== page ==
How do I connect with someone at a first encounter? What is the meaning of our experiences? How could the narrative be voiced without being manipulated by the producer?
“Perceiving something from two different angles creates a split in awareness” (Anzaldua, 2003, p.549).
The process of making this video was the whole purpose. The final production simply engages the audience to listen, listen, and listen again.
What narrative(s) are you hearing? Are you certain? At which moment, do you connect with the voice? What does listening means? What does understanding means? How do multimodal artistic pieces impact your life? How do you build from it?
If a space for possibilities is created, youth will take the opportunity.
“We have the power because we are together in speech and action, and because possibility spreads before us, and because there are boundaries to break through.” (Maxine Greene, 1982, p.9)
Now, plug your headphone, click on the link, and listen.
Anzaldua, G.A. (2003). now let us shift. This bridge we call home. (p. 540-579).
Greene, M. (1982). Public Education and the Public space. In Educational Researcher.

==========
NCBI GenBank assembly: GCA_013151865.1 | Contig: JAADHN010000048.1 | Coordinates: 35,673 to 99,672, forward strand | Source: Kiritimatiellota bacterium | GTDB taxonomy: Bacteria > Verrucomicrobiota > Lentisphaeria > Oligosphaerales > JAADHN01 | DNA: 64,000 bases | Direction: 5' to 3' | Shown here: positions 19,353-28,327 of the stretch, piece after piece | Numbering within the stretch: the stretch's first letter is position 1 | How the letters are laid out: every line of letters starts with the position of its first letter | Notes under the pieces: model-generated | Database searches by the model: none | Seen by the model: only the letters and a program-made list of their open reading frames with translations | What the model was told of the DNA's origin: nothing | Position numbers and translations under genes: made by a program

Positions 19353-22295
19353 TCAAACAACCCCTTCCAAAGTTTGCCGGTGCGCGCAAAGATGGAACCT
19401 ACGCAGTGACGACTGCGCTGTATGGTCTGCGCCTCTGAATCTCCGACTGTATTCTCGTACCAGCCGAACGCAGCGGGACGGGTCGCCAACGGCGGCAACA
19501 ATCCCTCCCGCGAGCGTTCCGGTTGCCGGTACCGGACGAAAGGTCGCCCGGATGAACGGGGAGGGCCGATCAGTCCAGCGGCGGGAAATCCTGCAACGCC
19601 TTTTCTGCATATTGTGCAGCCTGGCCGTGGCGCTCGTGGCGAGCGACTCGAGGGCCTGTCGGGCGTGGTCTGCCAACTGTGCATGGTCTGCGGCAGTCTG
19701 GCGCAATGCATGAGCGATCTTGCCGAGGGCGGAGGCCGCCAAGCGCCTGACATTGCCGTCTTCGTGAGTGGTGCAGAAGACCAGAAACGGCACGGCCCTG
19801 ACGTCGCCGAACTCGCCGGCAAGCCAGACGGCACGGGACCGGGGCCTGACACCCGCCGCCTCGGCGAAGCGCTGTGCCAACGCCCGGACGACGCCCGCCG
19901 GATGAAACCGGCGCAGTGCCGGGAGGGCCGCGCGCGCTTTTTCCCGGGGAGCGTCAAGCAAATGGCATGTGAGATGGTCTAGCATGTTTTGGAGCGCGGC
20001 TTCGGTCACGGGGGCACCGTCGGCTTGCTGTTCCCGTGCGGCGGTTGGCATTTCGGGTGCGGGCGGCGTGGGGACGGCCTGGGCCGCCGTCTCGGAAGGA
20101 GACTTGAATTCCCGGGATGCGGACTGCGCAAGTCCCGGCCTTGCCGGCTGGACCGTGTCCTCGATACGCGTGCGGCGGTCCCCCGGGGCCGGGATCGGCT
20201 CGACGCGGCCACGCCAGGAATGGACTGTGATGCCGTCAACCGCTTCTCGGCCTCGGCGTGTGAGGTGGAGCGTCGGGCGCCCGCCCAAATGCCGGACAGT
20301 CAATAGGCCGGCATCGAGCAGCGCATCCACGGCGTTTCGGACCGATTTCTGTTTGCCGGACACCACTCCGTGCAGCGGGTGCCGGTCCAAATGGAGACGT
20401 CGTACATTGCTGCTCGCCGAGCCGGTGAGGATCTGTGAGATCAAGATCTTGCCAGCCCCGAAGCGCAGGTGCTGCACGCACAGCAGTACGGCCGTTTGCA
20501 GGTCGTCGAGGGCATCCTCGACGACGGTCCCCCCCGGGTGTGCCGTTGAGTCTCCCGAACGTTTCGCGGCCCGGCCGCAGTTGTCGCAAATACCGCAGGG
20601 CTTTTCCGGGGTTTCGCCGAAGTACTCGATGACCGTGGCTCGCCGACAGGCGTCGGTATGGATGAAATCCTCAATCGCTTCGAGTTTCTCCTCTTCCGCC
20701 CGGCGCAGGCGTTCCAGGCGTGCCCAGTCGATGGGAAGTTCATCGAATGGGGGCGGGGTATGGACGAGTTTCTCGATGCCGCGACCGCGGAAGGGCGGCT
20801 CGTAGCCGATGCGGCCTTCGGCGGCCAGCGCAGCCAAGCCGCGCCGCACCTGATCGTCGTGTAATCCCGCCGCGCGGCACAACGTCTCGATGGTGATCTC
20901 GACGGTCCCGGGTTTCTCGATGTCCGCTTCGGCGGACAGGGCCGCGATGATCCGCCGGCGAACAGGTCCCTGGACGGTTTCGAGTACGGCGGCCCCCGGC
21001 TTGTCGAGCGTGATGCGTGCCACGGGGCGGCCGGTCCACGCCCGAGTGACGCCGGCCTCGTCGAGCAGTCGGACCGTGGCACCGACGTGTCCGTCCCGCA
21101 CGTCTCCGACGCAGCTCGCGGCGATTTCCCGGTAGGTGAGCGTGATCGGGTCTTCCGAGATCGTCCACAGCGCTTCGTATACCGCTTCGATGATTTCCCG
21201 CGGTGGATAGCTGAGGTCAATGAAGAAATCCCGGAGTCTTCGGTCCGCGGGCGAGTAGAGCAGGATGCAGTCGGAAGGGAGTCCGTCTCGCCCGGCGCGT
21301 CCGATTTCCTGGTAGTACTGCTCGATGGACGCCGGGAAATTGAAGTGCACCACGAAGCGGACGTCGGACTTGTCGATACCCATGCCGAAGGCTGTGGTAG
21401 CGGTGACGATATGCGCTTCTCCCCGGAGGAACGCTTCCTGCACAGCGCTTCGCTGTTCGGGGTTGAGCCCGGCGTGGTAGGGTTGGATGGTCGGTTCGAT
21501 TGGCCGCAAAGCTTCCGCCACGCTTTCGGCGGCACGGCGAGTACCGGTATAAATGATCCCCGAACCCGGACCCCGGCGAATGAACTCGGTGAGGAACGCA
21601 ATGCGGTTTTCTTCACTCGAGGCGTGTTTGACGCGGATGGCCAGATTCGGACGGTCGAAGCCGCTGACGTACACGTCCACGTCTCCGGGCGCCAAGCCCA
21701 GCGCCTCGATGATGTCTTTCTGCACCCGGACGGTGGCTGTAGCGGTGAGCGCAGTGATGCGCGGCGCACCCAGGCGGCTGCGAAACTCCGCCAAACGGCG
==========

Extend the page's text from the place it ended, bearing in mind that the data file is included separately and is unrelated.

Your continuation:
Morisson, T. (1993). The Nobel Prize in Literature 1993. Retrieved from: http://www.nobelprize.org/nobel_prizes/literature/laureates/1993/morrison-lecture.html
Here are some questions that emerged for me after mentoring at Voices, an alternative to detention program, for eight months, through the YMEJ graduate seminar:
- What does it mean to build a relationship not just with a person, but a group of people, and perhaps even a program?
- How does this create/foster a multi-directional mentoring relationship?
- What are the commitments that people make to each other, to themselves and perhaps to an ideal?
- How does spending time analyzing and understanding these commitments allow me to develop a stance that is not only for my research but for my entire life?
This experience made me realize how much I want to privilege working with young people in my future research and in my life.
- How do I maintain my role at Voices now that the seminar is ending—is it possible?
- How do I recognize, understand and navigate large systems in which many of the people I care about are intertwined?